It is interesting to note that at the end of chapter 15, there is another feeding story. This time 4000 men are fed, besides women and children, and seven baskets are left over. Seven is the number of wholeness or completeness, indicating that there was enough left over to feed any number of people. Matthew has placed the story of the Canaanite woman between these two feeding miracles. Obviously he is making a point.

This is an intricately woven story of faith and love, which is full of contrasts. Matthew is trying to get our attention so he can teach us something. Initially Jesus does not sound like Jesus at all. He sides with the disciples who are saying, “Get rid of her.” He says to her, "I was sent only to the lost sheep of the house of Israel" (15:24). But a question arises here. Was Jesus talking the woman when he said that or to the disciples? Who are these “lost sheep”? The disciples at the time thought Jesus meant Jews, but the woman is not deterred when Jesus does not reply to her. She persists in her pleas for help, addressing him again as "Lord." Still Jesus seems to add to the rejection. Now he speaks to her directly with a comment about the injustice of throwing to the "dogs" what belongs to the children (15:26). That is the comment we do not like. What is Jesus thinking?

But Matthew is setting the scene for an astounding reversal. The most important thing for us to hear is not what Jesus says, but what the woman says! The point of the story is her wondrously strange and persistent faith that stands its ground against all opposition. This woman is not to be put off, and, against all the signs of apparent hopelessness, she doggedly keeps on, keeping on. She persistently seeks the Lord's help, even if it is only to be in those meager crumbs that might fall from the master's table. And in the wonderful surprise that is the miracle of faith, she meets the gracious healing power of God's Messiah.

Several times in Matthew's Gospel, Jesus has chastised the "little faith" of these disciples, but here is the only place in the whole gospel that he speaks of a “Great Faith.” Jesus praises the "great faith" of this woman and commands that her plea be granted. No sooner are the words spoken than it is done. We are told that the woman's daughter is healed instantly . As if in response to this "great faith," in the verses that follow today's lesson, Jesus breaks out in healings that amaze the crowds and call forth the praises of God (15:29-31).

So we learn one thing from the Canaanite woman. She had an unwavering, persistent faith.

This reminds me of an old story I read somewhere. This minister had been all his life an upright, God-fearing man. He was well respected in his community. He was considered a sober, decent, good person. He lived a long life, and in the course of things, he died. He woke up in a great hall surrounded by all kinds of people, speaking different languages, dressed in different ways. Over to one side he saw some people he knew, some church people, so he went over to them and he asked them where he was and what was going on. They replied that this is the judgment hall and soon an angel will come through the door and tell each person whether they got into heaven. The minister thanks them for this information and continues to look around. Over in another corner he sees some people that he knows are not so decent. He sees some of the "sinners" he knew on earth: a corrupt politician, an itinerant woman who had been convicted of shoplifting numerous times, prostitutes and drug dealers and people who had been in prison, people who had done some ugly things in their lives. In particular, he recognizes one man who in his day was noted as “the most hated man in America.” He had divorced his wife when she was dying of cancer; he had bilked millions of people out of their life savings. He had murdered another wife in an effort to get control of her money. The whole country rejoiced when he was executed.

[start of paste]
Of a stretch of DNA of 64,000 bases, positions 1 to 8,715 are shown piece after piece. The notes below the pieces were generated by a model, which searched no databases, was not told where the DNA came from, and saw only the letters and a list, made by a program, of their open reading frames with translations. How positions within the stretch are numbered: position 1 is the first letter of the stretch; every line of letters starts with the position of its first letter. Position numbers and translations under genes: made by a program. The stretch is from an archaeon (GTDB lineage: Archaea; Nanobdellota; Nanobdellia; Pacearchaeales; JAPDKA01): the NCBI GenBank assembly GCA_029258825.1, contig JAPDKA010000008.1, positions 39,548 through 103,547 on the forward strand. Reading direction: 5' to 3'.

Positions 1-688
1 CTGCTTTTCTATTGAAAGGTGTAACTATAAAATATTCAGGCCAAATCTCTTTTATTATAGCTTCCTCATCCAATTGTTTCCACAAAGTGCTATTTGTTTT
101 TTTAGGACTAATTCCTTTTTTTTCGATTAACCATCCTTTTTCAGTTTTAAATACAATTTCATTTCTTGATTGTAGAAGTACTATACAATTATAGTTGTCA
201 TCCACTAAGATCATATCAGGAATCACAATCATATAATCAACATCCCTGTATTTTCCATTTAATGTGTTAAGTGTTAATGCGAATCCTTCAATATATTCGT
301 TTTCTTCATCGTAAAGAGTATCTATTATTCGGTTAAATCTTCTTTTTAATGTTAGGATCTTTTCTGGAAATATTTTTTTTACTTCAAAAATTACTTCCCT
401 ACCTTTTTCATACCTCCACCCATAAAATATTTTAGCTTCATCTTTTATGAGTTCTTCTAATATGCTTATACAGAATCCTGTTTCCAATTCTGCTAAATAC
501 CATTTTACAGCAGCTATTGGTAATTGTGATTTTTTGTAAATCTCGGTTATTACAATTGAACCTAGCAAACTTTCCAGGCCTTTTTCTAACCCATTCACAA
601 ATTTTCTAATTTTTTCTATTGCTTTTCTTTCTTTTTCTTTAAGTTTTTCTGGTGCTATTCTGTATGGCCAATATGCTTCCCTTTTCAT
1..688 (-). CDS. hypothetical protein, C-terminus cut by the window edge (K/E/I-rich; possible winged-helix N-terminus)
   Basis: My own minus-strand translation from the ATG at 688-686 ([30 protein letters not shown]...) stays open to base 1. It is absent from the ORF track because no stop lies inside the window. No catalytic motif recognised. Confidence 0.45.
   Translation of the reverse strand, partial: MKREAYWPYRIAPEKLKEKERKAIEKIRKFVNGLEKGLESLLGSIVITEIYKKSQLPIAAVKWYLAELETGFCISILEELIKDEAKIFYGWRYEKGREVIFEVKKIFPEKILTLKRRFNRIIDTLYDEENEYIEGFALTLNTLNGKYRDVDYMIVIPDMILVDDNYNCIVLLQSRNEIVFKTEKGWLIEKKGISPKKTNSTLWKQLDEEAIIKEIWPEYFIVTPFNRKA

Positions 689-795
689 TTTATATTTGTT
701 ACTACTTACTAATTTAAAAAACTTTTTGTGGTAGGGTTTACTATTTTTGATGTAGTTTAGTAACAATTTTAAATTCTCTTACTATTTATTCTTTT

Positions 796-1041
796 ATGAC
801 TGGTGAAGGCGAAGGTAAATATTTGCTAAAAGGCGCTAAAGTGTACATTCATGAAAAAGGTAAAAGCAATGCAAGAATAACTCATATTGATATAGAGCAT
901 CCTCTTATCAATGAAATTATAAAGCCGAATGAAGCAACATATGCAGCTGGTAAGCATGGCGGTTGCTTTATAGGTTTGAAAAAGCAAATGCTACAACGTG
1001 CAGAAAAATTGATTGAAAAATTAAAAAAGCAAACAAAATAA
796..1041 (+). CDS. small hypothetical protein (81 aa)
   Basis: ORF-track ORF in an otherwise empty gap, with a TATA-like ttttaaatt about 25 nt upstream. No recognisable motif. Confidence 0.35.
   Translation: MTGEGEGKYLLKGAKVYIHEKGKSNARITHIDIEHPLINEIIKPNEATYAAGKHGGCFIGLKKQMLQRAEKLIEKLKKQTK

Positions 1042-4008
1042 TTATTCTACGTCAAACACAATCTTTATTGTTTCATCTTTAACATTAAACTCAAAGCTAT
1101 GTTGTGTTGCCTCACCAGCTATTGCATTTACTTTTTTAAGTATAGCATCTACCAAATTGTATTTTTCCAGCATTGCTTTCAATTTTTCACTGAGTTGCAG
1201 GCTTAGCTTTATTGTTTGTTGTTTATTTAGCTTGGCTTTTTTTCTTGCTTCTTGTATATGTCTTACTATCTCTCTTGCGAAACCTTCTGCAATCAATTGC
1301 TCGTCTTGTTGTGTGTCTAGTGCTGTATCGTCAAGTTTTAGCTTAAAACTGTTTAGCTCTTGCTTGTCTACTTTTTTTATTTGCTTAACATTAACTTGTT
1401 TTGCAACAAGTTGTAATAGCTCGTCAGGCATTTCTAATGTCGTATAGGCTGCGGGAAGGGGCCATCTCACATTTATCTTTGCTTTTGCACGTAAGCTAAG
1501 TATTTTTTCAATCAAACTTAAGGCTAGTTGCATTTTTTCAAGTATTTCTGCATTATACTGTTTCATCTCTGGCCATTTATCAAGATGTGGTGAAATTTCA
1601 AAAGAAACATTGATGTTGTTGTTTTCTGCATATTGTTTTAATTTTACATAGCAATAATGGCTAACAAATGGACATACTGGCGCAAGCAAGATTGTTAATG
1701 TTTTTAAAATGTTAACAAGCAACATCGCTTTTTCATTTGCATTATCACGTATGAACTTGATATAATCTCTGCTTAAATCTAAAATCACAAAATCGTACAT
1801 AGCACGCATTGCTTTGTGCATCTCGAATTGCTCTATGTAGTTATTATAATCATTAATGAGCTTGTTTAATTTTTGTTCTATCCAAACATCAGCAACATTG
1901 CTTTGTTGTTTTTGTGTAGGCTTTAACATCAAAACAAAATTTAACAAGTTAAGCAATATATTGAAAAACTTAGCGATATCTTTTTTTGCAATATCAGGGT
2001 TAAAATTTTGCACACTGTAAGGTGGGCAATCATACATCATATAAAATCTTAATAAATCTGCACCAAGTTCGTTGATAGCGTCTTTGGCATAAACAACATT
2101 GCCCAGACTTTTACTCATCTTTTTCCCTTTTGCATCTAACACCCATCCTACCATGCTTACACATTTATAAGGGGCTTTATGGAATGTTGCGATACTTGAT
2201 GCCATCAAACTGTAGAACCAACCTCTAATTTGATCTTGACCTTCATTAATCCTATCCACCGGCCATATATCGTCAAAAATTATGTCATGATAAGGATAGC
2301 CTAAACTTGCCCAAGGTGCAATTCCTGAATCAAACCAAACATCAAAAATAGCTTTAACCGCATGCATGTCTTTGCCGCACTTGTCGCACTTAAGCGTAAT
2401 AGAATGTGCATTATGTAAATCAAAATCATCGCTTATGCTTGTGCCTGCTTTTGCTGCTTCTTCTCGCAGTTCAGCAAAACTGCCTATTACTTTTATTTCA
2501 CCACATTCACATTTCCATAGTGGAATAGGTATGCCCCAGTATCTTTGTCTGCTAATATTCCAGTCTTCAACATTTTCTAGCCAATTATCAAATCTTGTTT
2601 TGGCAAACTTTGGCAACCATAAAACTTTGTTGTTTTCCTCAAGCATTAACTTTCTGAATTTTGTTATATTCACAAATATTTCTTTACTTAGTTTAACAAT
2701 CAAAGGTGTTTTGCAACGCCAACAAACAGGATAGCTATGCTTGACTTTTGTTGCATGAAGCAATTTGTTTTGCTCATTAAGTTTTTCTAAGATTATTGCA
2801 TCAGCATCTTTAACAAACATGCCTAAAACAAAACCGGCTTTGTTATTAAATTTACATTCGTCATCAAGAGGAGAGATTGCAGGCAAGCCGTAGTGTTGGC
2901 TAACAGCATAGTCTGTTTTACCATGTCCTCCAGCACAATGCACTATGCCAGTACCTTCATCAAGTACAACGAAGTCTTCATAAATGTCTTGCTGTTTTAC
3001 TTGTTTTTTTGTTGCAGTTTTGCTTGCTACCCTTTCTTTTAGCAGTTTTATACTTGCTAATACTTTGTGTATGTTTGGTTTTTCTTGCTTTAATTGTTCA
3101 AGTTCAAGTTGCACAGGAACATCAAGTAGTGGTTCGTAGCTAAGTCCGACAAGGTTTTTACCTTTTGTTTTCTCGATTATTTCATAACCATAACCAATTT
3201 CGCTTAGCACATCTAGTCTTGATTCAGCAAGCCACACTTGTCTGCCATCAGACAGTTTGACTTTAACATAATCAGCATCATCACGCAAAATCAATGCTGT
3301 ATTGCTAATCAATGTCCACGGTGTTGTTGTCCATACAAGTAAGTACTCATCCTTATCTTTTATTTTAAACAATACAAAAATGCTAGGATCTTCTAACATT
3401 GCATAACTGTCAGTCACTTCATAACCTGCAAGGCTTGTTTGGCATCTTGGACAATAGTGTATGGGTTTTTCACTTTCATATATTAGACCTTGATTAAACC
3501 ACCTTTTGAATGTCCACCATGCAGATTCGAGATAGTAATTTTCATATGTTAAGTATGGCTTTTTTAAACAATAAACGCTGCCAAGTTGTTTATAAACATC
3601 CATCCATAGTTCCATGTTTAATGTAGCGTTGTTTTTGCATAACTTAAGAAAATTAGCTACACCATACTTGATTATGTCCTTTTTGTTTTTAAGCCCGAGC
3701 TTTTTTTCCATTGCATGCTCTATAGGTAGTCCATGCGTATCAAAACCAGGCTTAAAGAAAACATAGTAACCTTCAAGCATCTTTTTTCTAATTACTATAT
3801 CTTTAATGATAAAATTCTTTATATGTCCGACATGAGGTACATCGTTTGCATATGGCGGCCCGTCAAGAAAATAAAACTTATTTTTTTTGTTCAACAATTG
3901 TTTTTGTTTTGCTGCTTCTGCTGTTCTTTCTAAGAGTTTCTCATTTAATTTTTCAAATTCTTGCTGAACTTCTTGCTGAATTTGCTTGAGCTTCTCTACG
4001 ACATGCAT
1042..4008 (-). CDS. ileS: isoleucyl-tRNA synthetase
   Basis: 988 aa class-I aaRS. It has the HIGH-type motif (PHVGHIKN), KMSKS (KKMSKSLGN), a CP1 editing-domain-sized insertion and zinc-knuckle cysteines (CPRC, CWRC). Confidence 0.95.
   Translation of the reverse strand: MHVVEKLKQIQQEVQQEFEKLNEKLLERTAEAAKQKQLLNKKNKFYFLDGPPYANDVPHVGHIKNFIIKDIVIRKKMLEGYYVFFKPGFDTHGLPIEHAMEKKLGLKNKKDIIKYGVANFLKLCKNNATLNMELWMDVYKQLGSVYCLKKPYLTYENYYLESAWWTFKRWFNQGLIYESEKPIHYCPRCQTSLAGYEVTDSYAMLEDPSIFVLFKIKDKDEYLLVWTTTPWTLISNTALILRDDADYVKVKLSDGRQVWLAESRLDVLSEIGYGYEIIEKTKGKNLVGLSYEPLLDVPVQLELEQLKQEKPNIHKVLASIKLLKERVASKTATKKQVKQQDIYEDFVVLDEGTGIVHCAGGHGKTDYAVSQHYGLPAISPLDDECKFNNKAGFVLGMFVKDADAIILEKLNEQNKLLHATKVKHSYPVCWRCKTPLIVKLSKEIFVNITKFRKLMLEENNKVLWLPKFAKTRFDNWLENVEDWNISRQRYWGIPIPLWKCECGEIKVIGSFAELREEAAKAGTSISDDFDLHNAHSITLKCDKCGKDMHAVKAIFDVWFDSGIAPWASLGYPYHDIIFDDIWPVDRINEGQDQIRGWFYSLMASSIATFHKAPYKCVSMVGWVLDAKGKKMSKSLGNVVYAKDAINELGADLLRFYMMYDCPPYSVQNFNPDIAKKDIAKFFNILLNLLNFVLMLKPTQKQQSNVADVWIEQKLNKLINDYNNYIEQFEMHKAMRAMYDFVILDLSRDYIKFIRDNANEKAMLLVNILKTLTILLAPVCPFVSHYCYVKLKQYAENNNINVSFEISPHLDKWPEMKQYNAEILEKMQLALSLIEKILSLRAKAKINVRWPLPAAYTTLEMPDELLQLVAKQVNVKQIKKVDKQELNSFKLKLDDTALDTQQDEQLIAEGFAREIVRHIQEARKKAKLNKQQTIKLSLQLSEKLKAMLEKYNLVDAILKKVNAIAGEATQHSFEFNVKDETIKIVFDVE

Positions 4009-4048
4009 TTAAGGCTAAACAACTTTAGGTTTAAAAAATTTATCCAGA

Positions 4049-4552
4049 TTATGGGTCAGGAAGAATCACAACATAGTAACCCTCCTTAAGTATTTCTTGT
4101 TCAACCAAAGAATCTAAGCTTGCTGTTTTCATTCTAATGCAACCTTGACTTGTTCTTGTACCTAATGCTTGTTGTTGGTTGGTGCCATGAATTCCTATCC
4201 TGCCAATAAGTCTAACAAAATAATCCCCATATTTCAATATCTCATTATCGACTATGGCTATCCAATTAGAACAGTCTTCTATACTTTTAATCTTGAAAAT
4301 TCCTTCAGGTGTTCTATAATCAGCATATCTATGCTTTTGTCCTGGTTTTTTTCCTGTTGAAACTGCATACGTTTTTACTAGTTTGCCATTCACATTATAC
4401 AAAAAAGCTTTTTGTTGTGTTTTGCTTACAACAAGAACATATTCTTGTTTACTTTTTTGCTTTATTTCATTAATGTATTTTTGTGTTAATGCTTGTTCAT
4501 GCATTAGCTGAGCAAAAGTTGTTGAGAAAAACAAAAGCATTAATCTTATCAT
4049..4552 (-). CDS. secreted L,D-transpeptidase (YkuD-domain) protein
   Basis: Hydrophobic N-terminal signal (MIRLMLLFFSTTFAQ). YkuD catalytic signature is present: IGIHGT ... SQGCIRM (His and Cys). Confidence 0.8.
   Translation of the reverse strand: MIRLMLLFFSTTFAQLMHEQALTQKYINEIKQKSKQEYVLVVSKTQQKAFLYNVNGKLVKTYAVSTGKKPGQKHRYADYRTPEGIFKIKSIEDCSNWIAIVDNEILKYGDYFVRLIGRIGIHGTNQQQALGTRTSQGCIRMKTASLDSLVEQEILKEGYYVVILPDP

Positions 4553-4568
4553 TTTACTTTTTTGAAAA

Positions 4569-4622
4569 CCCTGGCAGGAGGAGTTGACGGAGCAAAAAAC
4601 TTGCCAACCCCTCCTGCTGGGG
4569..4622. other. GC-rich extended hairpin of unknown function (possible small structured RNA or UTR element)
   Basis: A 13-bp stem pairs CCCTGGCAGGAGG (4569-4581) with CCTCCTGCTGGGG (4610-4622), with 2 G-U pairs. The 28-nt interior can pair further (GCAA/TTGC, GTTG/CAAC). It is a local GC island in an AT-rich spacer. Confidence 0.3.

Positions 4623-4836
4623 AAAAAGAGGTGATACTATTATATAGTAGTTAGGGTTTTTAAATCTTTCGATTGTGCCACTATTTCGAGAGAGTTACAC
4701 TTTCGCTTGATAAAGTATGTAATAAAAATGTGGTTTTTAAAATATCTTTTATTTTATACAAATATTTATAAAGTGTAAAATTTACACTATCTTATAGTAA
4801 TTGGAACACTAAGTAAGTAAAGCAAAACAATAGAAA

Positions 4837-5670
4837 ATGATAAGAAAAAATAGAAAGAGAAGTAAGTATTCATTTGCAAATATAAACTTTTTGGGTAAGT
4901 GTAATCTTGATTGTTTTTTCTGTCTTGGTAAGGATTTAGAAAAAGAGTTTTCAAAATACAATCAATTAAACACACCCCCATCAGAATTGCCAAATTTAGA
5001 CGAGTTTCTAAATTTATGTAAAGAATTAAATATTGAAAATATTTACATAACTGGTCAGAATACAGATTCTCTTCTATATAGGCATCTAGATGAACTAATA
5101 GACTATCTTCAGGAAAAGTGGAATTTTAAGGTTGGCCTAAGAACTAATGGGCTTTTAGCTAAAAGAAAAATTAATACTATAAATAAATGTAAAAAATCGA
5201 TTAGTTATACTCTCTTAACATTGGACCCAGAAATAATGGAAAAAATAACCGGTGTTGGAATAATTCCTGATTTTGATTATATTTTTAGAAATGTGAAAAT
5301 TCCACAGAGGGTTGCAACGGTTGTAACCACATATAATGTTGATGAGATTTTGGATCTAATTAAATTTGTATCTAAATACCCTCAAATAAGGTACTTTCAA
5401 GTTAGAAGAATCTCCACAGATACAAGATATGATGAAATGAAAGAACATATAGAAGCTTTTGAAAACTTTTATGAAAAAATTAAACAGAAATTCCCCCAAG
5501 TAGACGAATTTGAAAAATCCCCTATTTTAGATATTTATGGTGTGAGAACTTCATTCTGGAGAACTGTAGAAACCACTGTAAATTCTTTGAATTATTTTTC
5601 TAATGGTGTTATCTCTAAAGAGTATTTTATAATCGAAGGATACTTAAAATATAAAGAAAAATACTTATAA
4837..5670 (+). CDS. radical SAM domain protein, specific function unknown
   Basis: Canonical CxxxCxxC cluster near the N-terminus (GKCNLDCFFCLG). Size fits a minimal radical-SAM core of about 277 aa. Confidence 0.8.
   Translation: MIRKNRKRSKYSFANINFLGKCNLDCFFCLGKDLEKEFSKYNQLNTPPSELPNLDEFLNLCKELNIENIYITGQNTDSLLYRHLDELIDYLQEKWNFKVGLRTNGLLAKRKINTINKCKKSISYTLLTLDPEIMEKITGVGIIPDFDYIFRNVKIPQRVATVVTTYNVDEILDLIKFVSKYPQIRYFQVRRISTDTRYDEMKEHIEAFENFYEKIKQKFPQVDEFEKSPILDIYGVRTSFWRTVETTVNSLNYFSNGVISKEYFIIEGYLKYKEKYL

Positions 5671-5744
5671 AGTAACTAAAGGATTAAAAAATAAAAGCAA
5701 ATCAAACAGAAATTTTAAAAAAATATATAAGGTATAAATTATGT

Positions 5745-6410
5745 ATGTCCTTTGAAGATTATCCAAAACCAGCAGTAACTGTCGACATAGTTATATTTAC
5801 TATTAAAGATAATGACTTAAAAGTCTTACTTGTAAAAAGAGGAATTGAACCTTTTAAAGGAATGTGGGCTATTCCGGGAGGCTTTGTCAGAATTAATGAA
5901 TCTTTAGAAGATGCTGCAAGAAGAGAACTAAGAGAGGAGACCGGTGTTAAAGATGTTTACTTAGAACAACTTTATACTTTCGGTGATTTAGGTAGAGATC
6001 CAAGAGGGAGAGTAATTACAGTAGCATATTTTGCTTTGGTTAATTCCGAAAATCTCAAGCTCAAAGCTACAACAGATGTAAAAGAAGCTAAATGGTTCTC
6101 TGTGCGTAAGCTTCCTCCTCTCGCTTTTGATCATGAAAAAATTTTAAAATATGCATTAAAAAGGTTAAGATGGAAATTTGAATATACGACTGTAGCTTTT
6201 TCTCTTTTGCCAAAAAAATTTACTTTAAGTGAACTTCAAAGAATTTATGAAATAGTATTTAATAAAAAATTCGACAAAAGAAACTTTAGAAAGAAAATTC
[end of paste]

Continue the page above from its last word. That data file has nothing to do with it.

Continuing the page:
The minister glared at this man, and then he just cannot resist. He goes over to the man and he says, “What makes you think that you are going to get in?”

The man replies, “I just trust in the mercy and grace of God.”

There is a long pause. Then the man asks the minister, “What makes you think that you are going to get in?” We are all the Canaanite woman. That is what Matthew is trying to tell us. We are all outsiders. In the story that we have in Matthew 15, the disciples assumed that they were insiders, they were the inner circle, they were the ones in the know. But they did not know anything. They were just as much outsiders as the woman. They were outside the only group that mattered.

Do you remember being in High School, and you had all these little groups and cliques, and some of the groups you did not care about. You did not want to belong to them anyway. You called them the losers. Remember this. But some groups mattered a lot and you desperately wanted to belong to them. In fact, for many people, the most important thing in high school is to belong to the right group. Now the group varied according to the individual. For some people the group they just had to belong to was the “Jocks,” the athletes. They got their identity from playing sports. For another person the most important thing might be to belong to the “geeks”—the chess club, the beta club. To still another person the most important thing might be the 4H club. To still another it is important to belong to what my wife used to call the “pre-prison group” the nonachievers, the troublemakers. That also is an identity and a belonging, and in some schools, that is the biggest group. The point is we all want to belong somewhere. The thing we fear most is being an outsider, yet somehow we know that when it comes to spiritual things that is just what we are--outsiders.

Matthew is showing us how to belong to the only group that matters. The only group that matters is the family of God. This is not to say that everything else is bad and corrupt. Not so. There are many human groups that do good things, but I say again the only group that really matters is God's people. Matthew gives us the key that guarantees entry into this group. The key is faith, only faith. Nothing else. This is absolutely essential to understanding the gospel. If you do not get this, you do not get anything. Moreover, I have to say, most people do not get it, even today. Most people are like the disciples or like the minister in that little story I just told. They think that somehow they deserve to go to heaven. They don’t, we don’t. Nobody does. The only way in is the way of the Canaanite woman, unwavering faith.

So let me ask you the question the bad man asked the minister, “What makes you think that you are going to get in?”


If you have questions or comments, email Tony Grant

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Last Modified: 05/02/13